Tat-Tuesday: Students share stories behind ink

Josue Moreno

Editor’s note: Tat-Tuesday is a weekly series that features students around campus and their tattoos.

Photos by Graeme Hamilton | Daily Texan Staff

Kevin Vela

When radio-television-film senior Kevin Vela came out to friends and family, he marked the occasion by getting a tattoo sleeve of the album artwork for Bombay Bicycle Club’s A Different Kind of Fix.

“One of the songs on the album is called ‘Shuffle,’ and it talks about the idea of just giving yourself up to something without worrying about other people’s concerns,” Vela said. “I really got so much out of that.”

Vela said, for him, coming out is like celebrating a second birthday because it involved revealing his true self to others for the first time.
“A lot of people like to get equal signs for their coming out tattoo,” Vela said. “But I wanted something to show off my colorful personality.”

Wali Hassan

International relations sophomore Wali Hassan said he’s always had the qualities of a leader, which is partially why he decided to get tattoos of a dragon and a lion on his right and left arms, respectively.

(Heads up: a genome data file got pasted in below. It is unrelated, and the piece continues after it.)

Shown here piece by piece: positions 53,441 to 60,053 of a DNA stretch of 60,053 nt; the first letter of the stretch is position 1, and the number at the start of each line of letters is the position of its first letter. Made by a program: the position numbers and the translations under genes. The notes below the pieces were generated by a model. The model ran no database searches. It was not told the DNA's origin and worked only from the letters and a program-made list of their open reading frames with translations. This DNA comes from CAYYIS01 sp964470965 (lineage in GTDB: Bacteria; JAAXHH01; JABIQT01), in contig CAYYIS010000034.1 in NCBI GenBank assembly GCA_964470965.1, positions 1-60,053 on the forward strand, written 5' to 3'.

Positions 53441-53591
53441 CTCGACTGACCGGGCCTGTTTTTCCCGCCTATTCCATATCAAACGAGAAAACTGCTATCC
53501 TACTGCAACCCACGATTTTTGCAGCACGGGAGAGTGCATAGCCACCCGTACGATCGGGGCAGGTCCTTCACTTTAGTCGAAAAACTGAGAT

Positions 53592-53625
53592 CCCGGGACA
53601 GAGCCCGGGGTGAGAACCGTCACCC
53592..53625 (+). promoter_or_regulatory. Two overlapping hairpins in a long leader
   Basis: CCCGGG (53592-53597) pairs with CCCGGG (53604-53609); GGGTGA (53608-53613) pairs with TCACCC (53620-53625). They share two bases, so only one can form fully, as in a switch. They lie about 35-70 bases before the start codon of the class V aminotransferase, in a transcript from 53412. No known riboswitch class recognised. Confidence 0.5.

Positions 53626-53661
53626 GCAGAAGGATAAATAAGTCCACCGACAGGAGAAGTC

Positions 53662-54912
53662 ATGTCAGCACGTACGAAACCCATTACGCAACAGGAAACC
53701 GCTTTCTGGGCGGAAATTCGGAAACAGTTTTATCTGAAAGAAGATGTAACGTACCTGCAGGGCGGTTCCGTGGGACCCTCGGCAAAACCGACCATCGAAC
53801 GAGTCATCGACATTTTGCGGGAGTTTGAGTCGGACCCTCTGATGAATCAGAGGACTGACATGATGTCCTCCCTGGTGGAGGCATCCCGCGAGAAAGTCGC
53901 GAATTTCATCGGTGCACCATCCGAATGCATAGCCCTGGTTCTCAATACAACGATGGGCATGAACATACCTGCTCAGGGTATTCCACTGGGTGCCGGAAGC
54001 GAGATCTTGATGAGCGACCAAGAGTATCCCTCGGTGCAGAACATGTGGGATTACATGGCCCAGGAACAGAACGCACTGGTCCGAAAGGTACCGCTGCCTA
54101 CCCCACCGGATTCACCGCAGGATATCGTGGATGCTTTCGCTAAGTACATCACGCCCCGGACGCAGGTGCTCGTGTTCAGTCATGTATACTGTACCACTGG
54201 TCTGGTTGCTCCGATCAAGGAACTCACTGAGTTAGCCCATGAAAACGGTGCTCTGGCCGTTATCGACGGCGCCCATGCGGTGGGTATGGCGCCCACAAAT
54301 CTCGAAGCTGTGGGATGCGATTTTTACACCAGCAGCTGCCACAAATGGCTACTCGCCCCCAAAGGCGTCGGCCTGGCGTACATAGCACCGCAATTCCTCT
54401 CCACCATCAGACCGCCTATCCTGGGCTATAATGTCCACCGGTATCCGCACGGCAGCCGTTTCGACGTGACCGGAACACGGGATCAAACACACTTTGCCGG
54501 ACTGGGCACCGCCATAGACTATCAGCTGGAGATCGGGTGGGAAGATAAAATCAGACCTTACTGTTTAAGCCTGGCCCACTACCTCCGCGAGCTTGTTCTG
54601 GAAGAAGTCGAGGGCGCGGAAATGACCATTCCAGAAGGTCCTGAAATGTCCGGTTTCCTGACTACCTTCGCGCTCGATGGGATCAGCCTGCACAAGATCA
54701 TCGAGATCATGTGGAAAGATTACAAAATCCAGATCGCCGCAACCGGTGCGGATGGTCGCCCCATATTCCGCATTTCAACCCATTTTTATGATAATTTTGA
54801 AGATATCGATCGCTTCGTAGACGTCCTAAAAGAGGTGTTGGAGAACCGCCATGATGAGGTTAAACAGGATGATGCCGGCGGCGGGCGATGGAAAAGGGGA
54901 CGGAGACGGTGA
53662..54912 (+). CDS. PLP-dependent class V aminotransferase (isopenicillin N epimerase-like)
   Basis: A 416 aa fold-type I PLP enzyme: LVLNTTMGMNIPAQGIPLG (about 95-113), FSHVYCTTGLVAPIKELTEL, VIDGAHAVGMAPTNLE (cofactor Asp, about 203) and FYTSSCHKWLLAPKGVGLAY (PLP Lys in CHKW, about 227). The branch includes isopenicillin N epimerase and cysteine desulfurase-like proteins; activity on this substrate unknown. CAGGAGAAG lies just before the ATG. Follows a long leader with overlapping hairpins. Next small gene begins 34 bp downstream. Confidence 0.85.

“I’ve always been a role model,” Hassan said. “People have always looked to me as an example and a source of strength.”
The dragon and lion’s astrological significance also played a part in Hassan’s decision — he’s a Leo and was born in 1988, the year of the dragon in the Chinese zodiac. 

Erika Garcia

English senior Erika Garcia has a tattoo of an anchor on her right leg as a reminder of her late grandfather, who served in the navy. Garcia designed and drew the tattoo herself.

“[My grandfather] passed away before I knew him,”Garcia said. “So [the tattoo] is here to remind me that he remains my anchor. There are also five links on the anchor to symbolize the five family members who are always with me.”

Garcia said she sees her mother as the closest living vessel to her grandfather because the two were so close.
“I look to her so I can understand the way she saw him,” Garcia said.

Hayli Moore

Psychology freshman Hayli Moore decided to get a matching seahorse tattoo with her mother after their family moved to Dallas from Galveston. Moore said she grew up by a canal, and the ocean was a significant part of her childhood memories.

“We wanted a reminder of where we’re from,” Moore said. “Before the hurricanes hit, and we moved, we were on the beach all the time, and it was a part of who we were.”

Moore said she and her mother intend to move back one day, and the seahorses are a symbol of that desire. “It just kind of shows that home is where the heart is.”